"On the fourth day, the campaign reached its height; the town being filled with visitors from all parts of the country and adjoining villages. Another public surrender and another pouring into the street of a larger stock of liquors than on the day before, and more intense excitement and enthusiasm. In eight days all the saloons, eleven in number, had been closed, and the three drug stores pledged to sell only on prescription.

    "Early in the third week the discouraging intelligence came that a new man had taken out license to sell liquor in one of the deserted saloons, and that he was backed by a whisky house in Cincinnati to the amount of five thousand dollars to break down this movement. On Wednesday, 14th of January, the whisky was unloaded at his room. About forty women were on the ground and followed the liquor in, and remained holding an uninterrupted prayer-meeting all day and until eleven o'clock at night. The next day--bitterly cold--was spent in the same place and manner, without fire or chairs, two hours of that time the women being locked in, while the proprietor was off attending a trial. On the following day, the coldest of the winter of 1874, the women were locked out, and remained on the street holding religious services all day long. Next morning a tabernacle was built in the street just in front of the house, and was occupied for the double purpose of watching and praying through the day; but before night the sheriff closed the saloon, and the proprietor surrendered. A short time afterwards, on a dying bed, this four-day's liquor-dealer sent for some of these women, telling them their songs and prayers had never ceased to ring in his ears, and urging them to pray again in his behalf; so he passed away."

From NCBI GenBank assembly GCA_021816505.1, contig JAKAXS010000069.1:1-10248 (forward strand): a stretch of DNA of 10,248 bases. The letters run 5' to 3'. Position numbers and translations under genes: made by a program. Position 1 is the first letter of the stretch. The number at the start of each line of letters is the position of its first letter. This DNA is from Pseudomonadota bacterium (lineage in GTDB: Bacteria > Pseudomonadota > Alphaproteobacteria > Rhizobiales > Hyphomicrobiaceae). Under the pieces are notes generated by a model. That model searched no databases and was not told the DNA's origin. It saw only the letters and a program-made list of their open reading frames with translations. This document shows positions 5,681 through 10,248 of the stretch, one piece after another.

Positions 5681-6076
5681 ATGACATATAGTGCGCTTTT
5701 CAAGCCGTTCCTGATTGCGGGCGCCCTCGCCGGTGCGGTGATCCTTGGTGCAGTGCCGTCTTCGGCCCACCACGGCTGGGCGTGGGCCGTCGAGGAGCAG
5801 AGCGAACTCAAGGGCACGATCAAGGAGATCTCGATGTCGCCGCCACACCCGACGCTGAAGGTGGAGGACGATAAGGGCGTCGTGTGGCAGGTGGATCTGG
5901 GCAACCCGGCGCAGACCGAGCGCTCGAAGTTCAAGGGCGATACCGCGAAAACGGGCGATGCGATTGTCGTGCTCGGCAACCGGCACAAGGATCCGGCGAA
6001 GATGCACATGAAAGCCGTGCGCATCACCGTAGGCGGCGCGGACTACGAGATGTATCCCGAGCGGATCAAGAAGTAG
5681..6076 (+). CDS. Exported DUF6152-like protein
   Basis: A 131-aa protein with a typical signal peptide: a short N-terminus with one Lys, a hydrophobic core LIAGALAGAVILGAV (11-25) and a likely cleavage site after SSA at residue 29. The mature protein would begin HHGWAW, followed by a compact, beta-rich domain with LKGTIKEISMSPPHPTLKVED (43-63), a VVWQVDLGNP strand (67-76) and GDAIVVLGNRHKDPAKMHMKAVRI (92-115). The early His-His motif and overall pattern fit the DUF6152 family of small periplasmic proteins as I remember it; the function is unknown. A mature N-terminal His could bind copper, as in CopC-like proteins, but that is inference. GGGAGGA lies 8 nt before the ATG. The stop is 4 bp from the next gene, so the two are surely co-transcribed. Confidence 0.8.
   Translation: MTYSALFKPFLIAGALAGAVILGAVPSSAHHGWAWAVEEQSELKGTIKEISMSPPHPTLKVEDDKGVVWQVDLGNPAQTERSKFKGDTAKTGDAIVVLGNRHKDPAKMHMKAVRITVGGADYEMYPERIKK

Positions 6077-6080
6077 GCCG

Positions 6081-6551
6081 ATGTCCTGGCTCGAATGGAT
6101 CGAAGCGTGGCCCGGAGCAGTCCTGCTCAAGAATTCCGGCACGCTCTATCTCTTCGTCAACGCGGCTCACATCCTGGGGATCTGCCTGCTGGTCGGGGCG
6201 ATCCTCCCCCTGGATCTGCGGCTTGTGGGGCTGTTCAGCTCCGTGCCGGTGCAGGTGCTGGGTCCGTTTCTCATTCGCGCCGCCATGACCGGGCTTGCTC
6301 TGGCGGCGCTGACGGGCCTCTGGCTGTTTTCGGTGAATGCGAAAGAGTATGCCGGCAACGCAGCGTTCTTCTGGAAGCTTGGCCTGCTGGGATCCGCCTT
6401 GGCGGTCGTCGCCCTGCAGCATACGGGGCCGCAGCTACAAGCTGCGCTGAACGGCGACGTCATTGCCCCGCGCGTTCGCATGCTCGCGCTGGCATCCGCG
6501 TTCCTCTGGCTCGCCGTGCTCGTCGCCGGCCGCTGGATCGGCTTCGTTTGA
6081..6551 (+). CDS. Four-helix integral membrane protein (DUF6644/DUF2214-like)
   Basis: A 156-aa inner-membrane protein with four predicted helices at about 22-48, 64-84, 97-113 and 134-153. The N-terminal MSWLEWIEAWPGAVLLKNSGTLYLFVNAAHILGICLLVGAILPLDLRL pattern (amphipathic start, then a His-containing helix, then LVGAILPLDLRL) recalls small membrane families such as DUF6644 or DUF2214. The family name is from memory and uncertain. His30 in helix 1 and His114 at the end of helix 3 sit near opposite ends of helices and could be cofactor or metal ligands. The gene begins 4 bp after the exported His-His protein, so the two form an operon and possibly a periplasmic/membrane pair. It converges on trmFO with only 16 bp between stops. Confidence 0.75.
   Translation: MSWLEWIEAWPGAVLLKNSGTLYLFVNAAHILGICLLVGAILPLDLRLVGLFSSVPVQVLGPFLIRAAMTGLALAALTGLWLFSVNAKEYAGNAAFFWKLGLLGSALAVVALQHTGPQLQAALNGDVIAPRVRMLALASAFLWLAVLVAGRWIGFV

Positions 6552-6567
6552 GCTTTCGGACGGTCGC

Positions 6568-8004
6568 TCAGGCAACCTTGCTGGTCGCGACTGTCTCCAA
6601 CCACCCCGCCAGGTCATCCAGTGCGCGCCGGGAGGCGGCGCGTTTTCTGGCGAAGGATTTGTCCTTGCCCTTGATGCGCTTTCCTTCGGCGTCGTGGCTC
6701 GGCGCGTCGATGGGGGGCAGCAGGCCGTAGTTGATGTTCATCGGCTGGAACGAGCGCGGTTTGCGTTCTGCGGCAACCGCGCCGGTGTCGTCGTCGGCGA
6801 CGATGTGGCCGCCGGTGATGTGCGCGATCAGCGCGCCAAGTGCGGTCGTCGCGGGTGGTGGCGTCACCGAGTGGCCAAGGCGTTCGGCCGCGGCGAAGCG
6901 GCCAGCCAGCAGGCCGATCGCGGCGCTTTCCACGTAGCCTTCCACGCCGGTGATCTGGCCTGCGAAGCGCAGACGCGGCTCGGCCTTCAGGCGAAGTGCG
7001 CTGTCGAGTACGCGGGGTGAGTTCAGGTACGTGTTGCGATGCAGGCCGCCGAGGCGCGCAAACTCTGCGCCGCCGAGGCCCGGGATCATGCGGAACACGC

From this beginning the new temperance movement increased and spread with a marvelous rapidity. The incidents attendant on the progress of the "Crusade" were often of a novel and exciting character. Such an interference with their business was not to be tolerated by the liquor men; and they soon began to organize for defense and retaliation. They not only had the law on their side, but in many cases, the administrators of the law. Yet it often happened, in consequence of their reckless violations of statutes made to limit and regulate the traffic, that dealers found themselves without standing in the courts, or entangled in the meshes of the very laws they had invoked for protection.

    In the smaller towns the movement was, for a time, almost irresistible; and in many of them the drink traffic ceased altogether. But when it struck the larger cities, it met with impediments, against which it beat violently for awhile, but without the force to bear them down. Our space will not permit us to more than glance at some of the incidents attendant on this singular crusade. The excitement that followed its inauguration in the large city of Cleveland was intense. It is thus described by Mrs. Sarah K. Bolton in her history of the Woman's Crusade, to which we have already referred: